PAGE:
There really is so much to love about this game, and very little to criticize. Getting a co-op game going can be a chore at times, and I do think Namco Bandai could’ve taken the joint assault concept even further. But on the whole, Ace Combat: Joint Assault pushes portable flight combat into a new stratosphere of excellence.

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Pros:
+ Strong mix of solo, co-op and competitive play
+ Steady online performance (once you get into a match)
+ Smooth flight controls and engaging gameplay
+ Tons of replay value and unlockables
+ Detailed plane models
+ Booming sound effects and music

Cons:
– Lead-in process for co-op is fairly tedious
– Joining other players’ multiplayer games is hit or miss
– Throwaway campaign storyline
– More “joint assault” missions please!

Game Info:
Platform: PSP
Publisher: Namco Bandai
Developer: Namco Bandai
Release Date: UMD – 8/31/2010, PSN – 9/7/2010
Genre: Flight Combat
ESRB Rating: Teen
Players: 1-8 (2-4 co-op, 2-8 competitive; supports Ad Hoc and Infrastructure play)
Source: Review copy provided by publisher

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About the Author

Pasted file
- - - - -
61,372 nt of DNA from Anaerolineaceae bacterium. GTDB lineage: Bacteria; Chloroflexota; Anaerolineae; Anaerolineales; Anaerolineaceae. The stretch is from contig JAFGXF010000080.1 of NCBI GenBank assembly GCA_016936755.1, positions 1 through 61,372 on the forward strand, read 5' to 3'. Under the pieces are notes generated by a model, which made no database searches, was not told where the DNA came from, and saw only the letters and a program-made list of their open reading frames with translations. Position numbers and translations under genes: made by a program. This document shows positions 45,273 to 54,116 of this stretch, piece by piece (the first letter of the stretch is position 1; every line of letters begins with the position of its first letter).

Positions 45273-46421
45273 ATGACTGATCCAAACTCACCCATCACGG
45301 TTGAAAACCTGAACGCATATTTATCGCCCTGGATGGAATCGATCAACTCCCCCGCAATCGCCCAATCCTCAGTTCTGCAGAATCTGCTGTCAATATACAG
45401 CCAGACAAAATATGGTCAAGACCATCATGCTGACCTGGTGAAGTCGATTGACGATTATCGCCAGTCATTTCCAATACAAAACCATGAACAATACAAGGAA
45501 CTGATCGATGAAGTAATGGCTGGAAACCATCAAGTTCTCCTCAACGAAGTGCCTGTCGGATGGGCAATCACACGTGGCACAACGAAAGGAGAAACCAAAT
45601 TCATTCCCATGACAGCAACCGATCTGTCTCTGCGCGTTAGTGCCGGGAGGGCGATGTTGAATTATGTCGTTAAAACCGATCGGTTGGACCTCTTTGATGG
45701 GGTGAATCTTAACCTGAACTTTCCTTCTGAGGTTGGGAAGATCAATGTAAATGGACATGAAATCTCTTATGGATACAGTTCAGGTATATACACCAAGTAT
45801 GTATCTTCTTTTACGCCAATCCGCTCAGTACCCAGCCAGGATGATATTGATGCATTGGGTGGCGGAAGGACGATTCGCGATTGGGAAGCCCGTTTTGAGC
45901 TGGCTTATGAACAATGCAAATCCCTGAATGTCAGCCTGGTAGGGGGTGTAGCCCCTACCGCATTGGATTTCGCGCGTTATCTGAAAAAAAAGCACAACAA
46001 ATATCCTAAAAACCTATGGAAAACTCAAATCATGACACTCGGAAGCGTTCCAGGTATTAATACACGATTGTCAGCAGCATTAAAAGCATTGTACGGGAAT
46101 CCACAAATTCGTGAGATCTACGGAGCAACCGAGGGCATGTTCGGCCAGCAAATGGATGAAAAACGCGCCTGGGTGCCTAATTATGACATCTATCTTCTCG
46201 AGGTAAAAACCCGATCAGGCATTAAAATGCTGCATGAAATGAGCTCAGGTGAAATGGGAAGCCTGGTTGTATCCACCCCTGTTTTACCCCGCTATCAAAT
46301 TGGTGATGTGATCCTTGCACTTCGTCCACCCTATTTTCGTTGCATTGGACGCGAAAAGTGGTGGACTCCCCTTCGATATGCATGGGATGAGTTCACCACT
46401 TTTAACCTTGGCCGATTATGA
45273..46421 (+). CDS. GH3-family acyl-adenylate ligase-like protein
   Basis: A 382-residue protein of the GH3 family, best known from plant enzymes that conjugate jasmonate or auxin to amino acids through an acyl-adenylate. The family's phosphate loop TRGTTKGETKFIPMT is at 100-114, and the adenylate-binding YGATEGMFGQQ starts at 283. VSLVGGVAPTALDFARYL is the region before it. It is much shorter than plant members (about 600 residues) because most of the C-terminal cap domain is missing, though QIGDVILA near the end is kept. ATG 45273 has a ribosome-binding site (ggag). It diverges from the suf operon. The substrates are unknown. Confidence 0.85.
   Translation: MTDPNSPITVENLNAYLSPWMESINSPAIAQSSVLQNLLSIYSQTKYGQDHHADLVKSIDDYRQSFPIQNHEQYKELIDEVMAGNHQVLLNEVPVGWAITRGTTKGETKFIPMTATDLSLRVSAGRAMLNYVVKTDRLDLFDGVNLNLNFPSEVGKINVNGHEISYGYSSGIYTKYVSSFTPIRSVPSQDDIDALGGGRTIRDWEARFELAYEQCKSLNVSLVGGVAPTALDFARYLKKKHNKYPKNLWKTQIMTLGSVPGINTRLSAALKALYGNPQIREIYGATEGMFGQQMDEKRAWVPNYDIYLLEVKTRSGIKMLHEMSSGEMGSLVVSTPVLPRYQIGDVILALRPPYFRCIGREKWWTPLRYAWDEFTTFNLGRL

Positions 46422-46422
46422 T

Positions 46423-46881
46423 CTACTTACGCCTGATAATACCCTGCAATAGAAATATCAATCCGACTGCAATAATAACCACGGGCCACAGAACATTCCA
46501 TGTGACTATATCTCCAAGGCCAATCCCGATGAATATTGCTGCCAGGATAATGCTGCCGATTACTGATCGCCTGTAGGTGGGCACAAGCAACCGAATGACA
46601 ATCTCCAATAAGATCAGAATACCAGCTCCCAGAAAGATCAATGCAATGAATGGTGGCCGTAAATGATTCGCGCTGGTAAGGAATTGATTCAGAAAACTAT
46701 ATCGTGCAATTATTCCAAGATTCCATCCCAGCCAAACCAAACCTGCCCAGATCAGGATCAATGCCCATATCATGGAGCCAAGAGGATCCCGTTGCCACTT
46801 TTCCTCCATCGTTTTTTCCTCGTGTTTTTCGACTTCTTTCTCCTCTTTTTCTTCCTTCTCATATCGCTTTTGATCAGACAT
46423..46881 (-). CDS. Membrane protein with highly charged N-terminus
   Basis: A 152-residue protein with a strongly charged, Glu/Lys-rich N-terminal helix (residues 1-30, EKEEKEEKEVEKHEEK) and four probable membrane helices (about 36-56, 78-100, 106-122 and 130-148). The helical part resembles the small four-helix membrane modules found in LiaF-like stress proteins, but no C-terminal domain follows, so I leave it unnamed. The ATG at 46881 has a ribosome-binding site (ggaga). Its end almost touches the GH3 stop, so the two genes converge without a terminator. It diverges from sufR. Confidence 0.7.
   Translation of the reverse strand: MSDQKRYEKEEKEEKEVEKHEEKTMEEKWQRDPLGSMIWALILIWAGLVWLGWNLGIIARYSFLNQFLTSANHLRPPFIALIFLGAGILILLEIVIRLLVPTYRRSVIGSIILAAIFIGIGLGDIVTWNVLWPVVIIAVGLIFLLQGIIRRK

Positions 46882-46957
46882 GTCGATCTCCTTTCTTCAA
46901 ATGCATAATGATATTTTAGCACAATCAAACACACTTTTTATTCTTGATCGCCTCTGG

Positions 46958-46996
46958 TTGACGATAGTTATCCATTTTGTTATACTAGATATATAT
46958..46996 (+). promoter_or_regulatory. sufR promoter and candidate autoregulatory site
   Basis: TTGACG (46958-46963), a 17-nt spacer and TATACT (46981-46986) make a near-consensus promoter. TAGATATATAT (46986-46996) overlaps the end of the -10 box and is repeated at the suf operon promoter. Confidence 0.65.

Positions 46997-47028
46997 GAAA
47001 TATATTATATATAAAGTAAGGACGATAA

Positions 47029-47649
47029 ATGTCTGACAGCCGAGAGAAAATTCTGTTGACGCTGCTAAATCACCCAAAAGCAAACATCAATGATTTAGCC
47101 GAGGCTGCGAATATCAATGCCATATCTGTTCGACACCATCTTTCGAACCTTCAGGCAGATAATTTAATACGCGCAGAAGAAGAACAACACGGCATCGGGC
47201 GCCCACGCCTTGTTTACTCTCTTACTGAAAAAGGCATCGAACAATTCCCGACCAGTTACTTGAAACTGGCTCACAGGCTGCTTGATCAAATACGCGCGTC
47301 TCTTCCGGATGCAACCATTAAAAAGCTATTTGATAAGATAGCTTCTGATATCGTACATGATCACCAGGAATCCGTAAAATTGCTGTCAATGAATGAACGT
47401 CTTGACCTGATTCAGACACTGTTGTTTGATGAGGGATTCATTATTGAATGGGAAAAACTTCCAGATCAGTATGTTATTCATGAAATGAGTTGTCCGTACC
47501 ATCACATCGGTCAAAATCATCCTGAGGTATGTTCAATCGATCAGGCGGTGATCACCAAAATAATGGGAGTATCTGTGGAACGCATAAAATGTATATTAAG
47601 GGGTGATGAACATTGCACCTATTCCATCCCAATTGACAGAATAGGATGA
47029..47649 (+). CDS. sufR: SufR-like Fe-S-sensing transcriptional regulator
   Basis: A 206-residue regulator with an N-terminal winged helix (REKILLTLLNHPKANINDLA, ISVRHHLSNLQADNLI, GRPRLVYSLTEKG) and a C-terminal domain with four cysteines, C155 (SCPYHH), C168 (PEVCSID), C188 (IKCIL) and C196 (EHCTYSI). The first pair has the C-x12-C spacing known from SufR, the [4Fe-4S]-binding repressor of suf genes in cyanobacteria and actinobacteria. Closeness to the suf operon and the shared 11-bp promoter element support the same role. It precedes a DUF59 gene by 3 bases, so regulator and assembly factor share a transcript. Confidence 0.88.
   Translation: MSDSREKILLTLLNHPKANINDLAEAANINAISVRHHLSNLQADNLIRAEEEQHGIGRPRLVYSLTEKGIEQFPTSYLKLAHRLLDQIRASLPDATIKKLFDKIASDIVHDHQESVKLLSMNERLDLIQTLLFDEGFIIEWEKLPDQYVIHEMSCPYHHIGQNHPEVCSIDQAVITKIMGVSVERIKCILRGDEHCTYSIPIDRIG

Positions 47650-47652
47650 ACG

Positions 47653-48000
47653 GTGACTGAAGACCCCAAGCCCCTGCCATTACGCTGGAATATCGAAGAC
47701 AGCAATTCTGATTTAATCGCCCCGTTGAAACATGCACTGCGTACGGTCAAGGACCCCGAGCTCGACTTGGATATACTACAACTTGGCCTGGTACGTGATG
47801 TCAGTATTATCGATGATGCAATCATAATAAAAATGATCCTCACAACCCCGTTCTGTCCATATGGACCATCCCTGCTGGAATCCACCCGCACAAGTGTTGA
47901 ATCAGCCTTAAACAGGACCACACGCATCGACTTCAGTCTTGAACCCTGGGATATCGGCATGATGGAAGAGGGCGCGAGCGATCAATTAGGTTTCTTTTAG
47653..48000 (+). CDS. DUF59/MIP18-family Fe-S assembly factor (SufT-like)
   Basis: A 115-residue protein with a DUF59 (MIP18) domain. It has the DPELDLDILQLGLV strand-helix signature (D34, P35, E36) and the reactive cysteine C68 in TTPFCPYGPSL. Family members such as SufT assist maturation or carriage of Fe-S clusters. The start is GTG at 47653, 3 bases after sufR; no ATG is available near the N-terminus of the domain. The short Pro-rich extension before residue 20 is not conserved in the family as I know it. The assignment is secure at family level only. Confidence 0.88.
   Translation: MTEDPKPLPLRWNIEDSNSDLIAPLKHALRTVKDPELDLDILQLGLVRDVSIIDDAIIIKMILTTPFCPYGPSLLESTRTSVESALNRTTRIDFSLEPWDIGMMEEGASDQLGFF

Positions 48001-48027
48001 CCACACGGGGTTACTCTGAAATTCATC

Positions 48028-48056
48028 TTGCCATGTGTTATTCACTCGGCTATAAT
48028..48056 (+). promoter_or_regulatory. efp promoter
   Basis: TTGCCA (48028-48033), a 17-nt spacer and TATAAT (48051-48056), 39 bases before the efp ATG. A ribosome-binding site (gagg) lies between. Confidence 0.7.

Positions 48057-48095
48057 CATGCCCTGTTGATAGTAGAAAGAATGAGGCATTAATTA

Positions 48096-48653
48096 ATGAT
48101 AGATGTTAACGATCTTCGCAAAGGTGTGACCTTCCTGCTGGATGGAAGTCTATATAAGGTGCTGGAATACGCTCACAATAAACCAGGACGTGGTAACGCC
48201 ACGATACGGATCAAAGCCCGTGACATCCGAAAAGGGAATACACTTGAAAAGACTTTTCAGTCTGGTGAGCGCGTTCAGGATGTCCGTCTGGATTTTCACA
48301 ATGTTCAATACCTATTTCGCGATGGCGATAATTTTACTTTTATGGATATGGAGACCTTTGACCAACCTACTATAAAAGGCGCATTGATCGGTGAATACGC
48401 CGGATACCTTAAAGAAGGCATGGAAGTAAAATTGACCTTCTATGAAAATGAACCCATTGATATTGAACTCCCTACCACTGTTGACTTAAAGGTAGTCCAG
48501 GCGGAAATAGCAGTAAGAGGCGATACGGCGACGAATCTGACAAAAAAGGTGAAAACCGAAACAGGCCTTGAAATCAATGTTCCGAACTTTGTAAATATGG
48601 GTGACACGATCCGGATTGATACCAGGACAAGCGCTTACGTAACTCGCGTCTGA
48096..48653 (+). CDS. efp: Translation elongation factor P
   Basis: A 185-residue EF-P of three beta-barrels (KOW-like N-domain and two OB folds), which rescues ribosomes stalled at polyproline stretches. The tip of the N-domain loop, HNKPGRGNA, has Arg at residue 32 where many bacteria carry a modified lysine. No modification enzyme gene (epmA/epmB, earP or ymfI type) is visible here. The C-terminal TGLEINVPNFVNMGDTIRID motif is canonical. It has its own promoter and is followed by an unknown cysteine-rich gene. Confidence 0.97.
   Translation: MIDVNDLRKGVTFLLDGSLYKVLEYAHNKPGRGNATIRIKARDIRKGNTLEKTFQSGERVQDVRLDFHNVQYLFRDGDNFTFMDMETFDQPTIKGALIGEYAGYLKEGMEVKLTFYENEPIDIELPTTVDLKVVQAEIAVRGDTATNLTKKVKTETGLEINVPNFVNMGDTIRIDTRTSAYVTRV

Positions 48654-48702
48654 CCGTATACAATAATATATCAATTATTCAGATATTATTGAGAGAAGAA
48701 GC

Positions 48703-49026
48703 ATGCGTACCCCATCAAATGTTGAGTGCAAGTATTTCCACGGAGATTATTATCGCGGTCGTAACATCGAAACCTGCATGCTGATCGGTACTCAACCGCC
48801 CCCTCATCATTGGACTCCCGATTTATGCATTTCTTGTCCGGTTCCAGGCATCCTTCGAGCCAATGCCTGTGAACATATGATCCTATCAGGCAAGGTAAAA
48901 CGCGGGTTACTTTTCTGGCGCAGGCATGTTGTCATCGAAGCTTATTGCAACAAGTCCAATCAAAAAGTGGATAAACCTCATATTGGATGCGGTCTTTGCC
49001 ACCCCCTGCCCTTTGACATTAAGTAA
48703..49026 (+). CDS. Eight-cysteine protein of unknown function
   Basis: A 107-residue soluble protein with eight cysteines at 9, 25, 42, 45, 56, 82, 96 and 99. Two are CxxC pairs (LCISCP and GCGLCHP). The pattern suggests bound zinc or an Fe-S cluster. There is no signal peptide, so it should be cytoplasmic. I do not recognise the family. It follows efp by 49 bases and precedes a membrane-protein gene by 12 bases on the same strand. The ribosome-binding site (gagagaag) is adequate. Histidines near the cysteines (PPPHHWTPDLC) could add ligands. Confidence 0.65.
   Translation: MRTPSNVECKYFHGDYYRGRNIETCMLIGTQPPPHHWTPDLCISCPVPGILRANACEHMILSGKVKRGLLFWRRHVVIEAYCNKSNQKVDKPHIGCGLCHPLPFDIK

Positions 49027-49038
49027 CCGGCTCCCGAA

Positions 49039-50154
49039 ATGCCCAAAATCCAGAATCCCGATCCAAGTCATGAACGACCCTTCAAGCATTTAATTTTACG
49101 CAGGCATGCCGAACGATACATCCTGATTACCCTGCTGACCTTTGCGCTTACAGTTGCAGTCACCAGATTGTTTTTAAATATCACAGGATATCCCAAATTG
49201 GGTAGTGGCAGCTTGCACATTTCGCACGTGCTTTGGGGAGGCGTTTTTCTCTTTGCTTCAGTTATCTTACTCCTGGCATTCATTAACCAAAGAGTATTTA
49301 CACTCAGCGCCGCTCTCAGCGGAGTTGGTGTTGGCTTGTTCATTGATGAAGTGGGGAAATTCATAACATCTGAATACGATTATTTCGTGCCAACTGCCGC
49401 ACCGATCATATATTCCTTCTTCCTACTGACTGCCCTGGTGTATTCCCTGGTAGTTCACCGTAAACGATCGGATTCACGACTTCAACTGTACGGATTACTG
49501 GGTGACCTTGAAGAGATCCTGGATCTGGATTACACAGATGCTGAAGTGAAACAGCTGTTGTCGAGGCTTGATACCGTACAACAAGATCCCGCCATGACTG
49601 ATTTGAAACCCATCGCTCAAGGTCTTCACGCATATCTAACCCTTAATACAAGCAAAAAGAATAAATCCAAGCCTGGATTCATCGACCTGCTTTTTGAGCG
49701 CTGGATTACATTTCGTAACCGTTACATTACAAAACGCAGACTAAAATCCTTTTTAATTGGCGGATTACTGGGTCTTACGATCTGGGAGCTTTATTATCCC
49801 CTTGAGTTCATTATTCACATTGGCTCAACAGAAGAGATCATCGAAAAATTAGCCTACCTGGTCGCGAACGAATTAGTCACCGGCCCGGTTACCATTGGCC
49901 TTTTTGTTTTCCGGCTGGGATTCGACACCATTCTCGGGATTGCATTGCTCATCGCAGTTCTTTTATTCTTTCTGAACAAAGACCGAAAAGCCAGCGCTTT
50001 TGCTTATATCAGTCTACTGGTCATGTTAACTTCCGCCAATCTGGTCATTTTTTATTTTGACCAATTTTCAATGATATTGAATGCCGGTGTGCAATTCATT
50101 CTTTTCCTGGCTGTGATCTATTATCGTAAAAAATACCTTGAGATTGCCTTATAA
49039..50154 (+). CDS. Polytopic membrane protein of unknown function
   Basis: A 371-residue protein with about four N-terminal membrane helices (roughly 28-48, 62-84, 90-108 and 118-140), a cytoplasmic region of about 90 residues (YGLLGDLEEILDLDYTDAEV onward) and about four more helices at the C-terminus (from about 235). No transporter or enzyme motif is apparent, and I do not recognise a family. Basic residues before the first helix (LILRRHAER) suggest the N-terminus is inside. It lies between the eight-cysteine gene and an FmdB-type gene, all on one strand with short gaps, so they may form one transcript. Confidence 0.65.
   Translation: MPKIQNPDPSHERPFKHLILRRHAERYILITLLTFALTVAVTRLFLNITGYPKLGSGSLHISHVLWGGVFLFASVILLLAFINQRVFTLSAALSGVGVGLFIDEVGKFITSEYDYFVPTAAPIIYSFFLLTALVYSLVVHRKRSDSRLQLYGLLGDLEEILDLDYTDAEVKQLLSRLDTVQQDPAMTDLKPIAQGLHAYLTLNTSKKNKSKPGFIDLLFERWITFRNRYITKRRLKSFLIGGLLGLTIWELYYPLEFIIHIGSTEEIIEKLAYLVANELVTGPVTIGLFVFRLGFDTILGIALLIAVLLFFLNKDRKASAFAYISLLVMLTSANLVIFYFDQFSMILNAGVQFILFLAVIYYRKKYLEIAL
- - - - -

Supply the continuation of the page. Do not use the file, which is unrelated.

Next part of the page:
Matt Litten is the full-time editor and owner of VGBlogger.com. He is responsible for maintaining the day to day operation of the site, editing all staff content before it is published, and contributing regular news, reviews, previews and other articles. Matt landed his first gig in the video game review business writing for the now-defunct website BonusStage.com. After the sad and untimely close of BonusStage, the former staff went on to found VGBlogger.com. After a short stint as US Site Manager for AceGamez, Matt assumed full ownership over VGBlogger, and to this day he is dedicated to making it one of the top video game blogs in all the blogosphere. Matt is a fair-minded reviewer and lover of games of all platforms and types, big or small, hyped or niche, big-budget or indie. But that doesn't mean he will let poor games slide without a good thrashing when necessary!